It’s been longer than I thought since I last posted on this blog, and to be frank I am not altogether sure that I had anything meaningfully different to write. That is the trouble with the principle-centred self-leadership field – finding something really new and inciteful tow communicate, or at least finding newer examples to illustrate the philosophies is hard because once you accept the basic premises of a principle-focused life, you realise that they are so simple. It’s executing on those ‘simple’ principles that is so hard.

Or, perhaps put another way, it is conscious execution on those principles that is difficult. Why is this so?

In our day to day work, we do things by habit. Routines, processes, practices and their consequences just ‘happen’ without thought. For example, in my job I take statements of evidence from witnesses, and after 30 years I can do this very, very quickly. My experience tells me what needs to be evidenced. This means I have to give less conscious effort to doing a good job. It just ‘happens’. On the other hand, those things which challenge me have to be consciously attacked if they are to happen. I have to overcome my reluctance to train, or overcome my enthusiasm to eat, for example.

This makes self-leadership a bit harder because in order to ‘feel the buzz’ of having done something principle-centred, one has to know that one has done it, and habit does not feed a sense of accomplishment. What habit can do, however, is raise the bar so that when the buzz IS finally felt, it is because something better has happened.

That drives achievers – that bar being raised so that another achievement makes them better.

When all is said and done (at the end of the day, when push comes to shove, when the rubber meets the road*), even those of us who don’t have the advantage of income, inheritance, geography and talent can still achieve, if only by being the best ‘us’ that we can possibly be. By being good at what we do, being great at ‘how’ we are, and by serving in some capacity. By executing on the Three Resolutions.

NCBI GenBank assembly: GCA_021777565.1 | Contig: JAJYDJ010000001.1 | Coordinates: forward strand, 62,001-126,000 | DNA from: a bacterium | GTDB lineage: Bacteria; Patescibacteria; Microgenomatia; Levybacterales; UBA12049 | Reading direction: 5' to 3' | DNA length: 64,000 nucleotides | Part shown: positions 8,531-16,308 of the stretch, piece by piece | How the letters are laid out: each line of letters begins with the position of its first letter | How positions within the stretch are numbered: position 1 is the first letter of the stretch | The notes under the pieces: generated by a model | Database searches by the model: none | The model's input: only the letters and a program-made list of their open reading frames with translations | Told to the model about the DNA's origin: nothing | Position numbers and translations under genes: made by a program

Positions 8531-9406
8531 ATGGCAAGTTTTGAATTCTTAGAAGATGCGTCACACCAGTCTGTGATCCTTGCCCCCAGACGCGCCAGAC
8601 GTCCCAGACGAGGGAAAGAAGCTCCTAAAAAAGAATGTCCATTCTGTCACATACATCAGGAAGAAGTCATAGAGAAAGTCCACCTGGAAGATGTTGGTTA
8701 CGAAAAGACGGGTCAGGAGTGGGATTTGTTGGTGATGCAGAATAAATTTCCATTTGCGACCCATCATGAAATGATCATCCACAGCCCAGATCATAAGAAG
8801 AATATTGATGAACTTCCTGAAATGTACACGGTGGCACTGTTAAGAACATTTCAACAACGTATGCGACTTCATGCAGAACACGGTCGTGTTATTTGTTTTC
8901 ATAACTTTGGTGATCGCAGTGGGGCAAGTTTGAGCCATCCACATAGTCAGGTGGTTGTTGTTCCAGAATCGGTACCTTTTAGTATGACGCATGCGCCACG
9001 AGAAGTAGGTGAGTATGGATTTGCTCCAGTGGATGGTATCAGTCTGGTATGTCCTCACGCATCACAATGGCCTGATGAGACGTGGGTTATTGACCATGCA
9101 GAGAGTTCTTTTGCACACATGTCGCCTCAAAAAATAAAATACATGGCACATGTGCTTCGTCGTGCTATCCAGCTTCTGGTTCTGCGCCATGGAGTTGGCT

I’ll ask you this – are you good in all three dimensions, or two, or even just one? Are you the fittest and slimmest incompetent in the workplace? Are you the best worker who sits at a desk all day because your weight stops you moving about? Do you serve others well, but only when you have the energy and motivation to get out of bed?

That’s where I feel I occasionally fall short. On paper I am good at the Second and Third Resolutions but quite poor at the First. That’s why I am starting a 100-day Challenge during which I intend to improve on my productivity, health, fitness and attitude!

Why 100 days? On the 7th of October 2017 I have committed to providing a public YB12 Keynote talk on Procrastination at the Chepstow Mind and Body Fayre, and that is (was) coincidentally 100 days away from when I committed to do it. I have 100 days to do some serious weight-losing and preparation. Let’s see how I get on, shall we?

Let’s see if I can live in accordance with the contents of my book.


(*A colleague used to preface most of his comments with ‘at the end of the day and after 5 days of that I admit I shouted all the others as possible alternatives!